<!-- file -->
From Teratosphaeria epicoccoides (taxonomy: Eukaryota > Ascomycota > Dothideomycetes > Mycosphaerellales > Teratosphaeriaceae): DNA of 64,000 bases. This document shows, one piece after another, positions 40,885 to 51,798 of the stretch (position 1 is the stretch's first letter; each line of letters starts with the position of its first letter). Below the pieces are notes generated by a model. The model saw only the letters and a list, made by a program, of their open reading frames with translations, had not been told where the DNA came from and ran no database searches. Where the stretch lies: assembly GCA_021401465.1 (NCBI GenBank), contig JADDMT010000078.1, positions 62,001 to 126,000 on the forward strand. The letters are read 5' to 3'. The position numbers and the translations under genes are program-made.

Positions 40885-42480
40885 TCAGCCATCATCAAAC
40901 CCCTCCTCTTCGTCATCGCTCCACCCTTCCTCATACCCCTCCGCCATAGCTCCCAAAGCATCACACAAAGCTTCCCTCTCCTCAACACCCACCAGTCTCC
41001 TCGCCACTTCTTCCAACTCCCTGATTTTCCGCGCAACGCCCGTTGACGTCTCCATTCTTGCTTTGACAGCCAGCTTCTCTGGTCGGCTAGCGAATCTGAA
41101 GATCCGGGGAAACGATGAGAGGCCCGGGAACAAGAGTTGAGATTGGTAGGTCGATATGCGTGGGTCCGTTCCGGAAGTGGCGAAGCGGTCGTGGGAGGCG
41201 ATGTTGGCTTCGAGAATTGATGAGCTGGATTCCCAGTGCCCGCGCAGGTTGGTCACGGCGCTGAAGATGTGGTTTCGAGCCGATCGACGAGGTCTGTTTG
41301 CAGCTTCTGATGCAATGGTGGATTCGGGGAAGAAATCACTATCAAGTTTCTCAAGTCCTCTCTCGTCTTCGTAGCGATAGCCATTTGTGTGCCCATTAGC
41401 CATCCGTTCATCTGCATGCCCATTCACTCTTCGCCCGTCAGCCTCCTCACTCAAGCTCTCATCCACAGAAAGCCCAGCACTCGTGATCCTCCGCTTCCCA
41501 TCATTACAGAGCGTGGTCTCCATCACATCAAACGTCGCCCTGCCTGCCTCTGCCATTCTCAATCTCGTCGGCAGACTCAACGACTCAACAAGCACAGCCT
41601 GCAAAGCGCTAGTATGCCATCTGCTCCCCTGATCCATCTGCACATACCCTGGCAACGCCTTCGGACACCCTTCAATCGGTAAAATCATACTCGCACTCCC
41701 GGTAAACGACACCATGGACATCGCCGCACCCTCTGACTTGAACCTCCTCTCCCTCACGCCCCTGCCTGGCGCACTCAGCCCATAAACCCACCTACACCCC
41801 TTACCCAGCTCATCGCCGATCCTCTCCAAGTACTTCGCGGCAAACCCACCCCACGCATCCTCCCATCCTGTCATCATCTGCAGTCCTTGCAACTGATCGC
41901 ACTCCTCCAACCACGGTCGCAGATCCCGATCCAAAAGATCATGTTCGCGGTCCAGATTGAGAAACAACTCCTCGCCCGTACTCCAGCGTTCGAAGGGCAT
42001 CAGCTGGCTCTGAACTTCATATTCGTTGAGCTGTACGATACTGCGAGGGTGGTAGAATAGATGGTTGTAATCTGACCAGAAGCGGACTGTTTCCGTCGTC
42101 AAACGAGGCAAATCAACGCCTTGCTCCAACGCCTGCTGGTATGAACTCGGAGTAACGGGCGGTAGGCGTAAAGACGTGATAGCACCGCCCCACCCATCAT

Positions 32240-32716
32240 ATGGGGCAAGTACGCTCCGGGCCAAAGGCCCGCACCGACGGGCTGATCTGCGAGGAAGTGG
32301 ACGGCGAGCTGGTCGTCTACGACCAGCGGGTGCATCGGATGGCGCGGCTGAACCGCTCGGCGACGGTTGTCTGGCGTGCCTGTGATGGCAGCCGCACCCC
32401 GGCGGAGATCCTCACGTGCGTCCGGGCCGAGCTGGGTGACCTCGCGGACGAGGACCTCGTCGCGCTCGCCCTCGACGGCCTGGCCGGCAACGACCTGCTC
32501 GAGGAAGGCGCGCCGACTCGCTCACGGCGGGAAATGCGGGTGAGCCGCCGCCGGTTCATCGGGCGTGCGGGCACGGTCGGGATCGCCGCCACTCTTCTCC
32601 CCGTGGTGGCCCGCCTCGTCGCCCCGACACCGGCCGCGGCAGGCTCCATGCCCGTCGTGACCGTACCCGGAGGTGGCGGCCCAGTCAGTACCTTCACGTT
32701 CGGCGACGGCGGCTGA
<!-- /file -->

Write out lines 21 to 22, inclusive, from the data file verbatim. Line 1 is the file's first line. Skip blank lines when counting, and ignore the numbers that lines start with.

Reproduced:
32501 GAGGAAGGCGCGCCGACTCGCTCACGGCGGGAAATGCGGGTGAGCCGCCGCCGGTTCATCGGGCGTGCGGGCACGGTCGGGATCGCCGCCACTCTTCTCC
32601 CCGTGGTGGCCCGCCTCGTCGCCCCGACACCGGCCGCGGCAGGCTCCATGCCCGTCGTGACCGTACCCGGAGGTGGCGGCCCAGTCAGTACCTTCACGTT